Experiencing Unpleasant Emotions? Invite Them In for Tea: The Counterintuitive Practice of Creating Space for Our Difficult Emotions

What do you do when you feel intense upset, anxiety, anger, or despair? Many of us want to get rid of the unpleasant emotions as soon as possible because unpleasant emotions are, well, unpleasant. We may look for a quick fix that helps turn down the volume on the unpleasantness or distracts us entirely. Hello, ice cream, beer, shopping, TV, social media. Some of us handle painful emotions a little differently and may find ourselves fusing with them, ruminating, and getting lost in the thoughts that go along with the intense feelings. Sound familiar? Yep, me, too. What if I suggested to you that, instead of pushing unpleasant emotions away or obsessively ruminating about them, you try inviting these emotions in and offering them a cup of tea?

Ummm, Dr. Jen, that sounds a little crazy…

I know, I know, but go with me for a moment! In the psychology world, we have a helpful axiom: “What we resist persists.” Another way to think about this is that when we try to push an unpleasant thought or emotion away, it tends to push back. Try a little experiment with me. Push one hand against your other hand as hard as you can and notice what happens in your body. Right now, you’re probably noticing the muscles in your shoulders, chest, and upper arms working hard and feeling tense. Now release your hands and notice what happens in your body. Do you feel the muscles softening and the tension dissipating? A similar process can happen when we try to push away unpleasant emotions. We tend to expend a lot of emotional and even physical energy trying to push them away. What’s worse is that the painful emotions and upsetting thoughts often push back, so we may be inadvertently making them stronger. Similarly, fusing with our unpleasant thoughts and emotions by obsessively ruminating about them also sustains painful emotional and physical tension and thereby reinforces it. Ack! That’s not good!

So, what would happen if we allowed our emotions unpleasant emotions to just be there, without pushing them away, fusing with them, or judging them? What would happen if we offered a soothing cup of tea to our own anger, sadness, hurt, or fear? What would it be like to meditate on our own uncomfortable emotions? This often feels counterintuitive to us. Why would we want to let difficult emotions be there? Two reasons:

  1. Allowing our difficult emotions emotions gives us a chance to meet them with compassion, which is a much healthier way of responding to them. Want to learn about the healthfulness of self-compassion? You’re in luck! I wrote a blog about that last year, which you can read here.
  2. Allowing our difficult emotions gives us the chance to tune into any wisdom that the emotions might carry with them. Think about it. We’re hard-wired for emotions so we actually need them. Sometimes our emotions can let us know when we need to make different choices for our own wellbeing. Sometimes our emotions need to be felt as part of our healing and recovery, as is the case with grief and healing old interpersonal hurts.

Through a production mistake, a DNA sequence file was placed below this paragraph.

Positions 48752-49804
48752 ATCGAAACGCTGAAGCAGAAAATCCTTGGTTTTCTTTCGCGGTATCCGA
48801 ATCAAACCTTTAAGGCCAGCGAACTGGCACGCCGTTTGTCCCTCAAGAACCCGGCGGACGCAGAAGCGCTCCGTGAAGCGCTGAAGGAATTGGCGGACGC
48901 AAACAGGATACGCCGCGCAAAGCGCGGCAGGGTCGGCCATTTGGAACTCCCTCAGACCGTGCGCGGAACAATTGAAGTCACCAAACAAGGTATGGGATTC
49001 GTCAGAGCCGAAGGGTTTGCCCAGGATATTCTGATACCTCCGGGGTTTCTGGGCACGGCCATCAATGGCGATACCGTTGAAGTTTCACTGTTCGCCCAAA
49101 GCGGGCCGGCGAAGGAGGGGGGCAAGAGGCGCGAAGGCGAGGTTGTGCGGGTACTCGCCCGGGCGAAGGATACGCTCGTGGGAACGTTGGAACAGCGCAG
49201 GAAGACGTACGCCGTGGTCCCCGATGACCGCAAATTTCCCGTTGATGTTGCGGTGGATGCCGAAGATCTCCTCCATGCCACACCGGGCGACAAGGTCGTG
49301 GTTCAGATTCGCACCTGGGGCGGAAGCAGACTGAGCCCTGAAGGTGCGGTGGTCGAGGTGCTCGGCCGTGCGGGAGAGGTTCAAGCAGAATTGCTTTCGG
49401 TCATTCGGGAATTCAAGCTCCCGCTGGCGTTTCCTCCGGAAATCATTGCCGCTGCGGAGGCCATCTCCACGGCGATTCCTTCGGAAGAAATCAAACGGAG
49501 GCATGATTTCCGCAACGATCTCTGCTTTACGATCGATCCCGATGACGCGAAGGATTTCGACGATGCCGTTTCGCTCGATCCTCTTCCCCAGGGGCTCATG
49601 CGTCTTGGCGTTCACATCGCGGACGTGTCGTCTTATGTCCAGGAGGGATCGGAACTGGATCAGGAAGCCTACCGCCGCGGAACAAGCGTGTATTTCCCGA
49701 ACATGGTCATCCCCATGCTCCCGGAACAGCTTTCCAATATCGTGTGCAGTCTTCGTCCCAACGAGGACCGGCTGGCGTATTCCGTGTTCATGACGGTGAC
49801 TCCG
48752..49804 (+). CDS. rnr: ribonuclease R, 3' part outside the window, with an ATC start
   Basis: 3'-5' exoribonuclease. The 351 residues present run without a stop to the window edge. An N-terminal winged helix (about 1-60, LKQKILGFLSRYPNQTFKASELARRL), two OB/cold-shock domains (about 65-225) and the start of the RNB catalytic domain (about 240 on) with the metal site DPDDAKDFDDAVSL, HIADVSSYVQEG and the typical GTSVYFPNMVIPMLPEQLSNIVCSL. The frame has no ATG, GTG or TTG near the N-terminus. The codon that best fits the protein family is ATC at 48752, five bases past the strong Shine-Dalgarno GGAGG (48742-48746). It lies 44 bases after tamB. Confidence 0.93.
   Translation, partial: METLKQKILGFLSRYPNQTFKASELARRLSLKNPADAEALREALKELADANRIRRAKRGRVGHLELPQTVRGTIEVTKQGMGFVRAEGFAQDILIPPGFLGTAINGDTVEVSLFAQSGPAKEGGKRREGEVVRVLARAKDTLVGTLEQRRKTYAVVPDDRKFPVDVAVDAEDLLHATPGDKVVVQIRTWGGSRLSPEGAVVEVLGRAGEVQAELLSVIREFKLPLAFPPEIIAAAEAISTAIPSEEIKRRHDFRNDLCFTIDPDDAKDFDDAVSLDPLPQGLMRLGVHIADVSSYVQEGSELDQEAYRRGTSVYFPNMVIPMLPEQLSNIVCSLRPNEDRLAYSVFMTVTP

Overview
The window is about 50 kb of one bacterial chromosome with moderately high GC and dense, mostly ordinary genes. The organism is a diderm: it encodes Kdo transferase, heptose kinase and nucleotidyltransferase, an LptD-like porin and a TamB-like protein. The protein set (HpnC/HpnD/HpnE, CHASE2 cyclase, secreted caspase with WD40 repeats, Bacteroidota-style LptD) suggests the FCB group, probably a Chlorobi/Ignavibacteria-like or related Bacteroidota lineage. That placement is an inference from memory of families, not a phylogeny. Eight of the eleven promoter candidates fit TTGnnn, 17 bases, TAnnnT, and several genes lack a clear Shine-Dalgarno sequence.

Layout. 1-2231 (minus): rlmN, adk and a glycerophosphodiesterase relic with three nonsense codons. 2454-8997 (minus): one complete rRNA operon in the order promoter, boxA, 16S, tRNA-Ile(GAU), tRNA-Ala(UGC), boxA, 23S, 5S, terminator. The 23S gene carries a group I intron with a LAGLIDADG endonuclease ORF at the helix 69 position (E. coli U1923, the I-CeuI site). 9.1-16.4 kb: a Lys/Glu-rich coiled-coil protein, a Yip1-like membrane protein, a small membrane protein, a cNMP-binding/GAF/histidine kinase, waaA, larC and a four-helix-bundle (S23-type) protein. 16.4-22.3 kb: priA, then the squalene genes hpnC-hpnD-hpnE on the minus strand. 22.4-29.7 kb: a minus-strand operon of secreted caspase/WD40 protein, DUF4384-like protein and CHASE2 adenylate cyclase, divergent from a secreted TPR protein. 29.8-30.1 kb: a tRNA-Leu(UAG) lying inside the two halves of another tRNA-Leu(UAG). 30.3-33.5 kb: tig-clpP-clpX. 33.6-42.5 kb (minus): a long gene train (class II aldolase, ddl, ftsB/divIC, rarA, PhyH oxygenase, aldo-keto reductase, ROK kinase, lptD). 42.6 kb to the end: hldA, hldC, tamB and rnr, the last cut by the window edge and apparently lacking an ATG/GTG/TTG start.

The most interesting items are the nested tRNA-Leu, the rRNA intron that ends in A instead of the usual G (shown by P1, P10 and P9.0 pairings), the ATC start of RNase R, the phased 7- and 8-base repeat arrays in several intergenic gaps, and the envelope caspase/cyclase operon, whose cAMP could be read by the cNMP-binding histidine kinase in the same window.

Allowing difficult emotions to be there, meditating on them, and even inviting them in for a cup of tea takes practice. For many years, I’ve offered the following poem by Rumi, a 12th century Sufi poet and Islamic scholar, as wonderful imagery to support this practice:

The Guest House

—by Jelaluddin Rumi, translation by Coleman Barks

This being human is a guest house.

Every morning a new arrival.

A joy, a depression, a meanness,

some momentary awareness comes

As an unexpected visitor.

Welcome and entertain them all!

Even if they’re a crowd of sorrows,

who violently sweep your house

empty of its furniture,

still treat each guest honorably.

He may be clearing you out

for some new delight.

The dark thought, the shame, the malice,

meet them at the door laughing,

and invite them in.

Be grateful for whoever comes,

because each has been sent

as a guide from beyond.

An insightful student in one of my recent mindfulness classes sent me a beautiful prayer that also speaks to this practice of embracing difficult emotions and experiences:

The Welcoming Prayer

—by Father Thomas Keating

Welcome, welcome, welcome.

I welcome everything that comes to me today

because I know it’s for my healing.

I welcome all thoughts, feelings, emotions, persons,

situations, and conditions.

I let go of my desire for power and control.

I let go of my desire for affection, esteem,

approval and pleasure.

I let go of my desire for survival and security.

I let go of my desire to change any situation,

condition, person or myself.

I open to the love and presence of God and

God’s action within. Amen.

This practice of softening around our difficult emotions and inviting them for tea is not easy but it offers the chance to reap many benefits, including wisdom, equanimity, and release of tensions. Allowing emotions is also part of being mindful. If it feels too challenging to do this work on your own, you may want to seek out the support of a professional (hi there) who can offer guidance in exploring safe ways to make peace with your own emotions.

Wishing you peace, wellness, and joy,

Dr. Jen

P.S. Are you plagued by worries? You can practice welcoming those in, too, and make peace with them by using cognitive defusion techniques. Check out my blog on that topic here.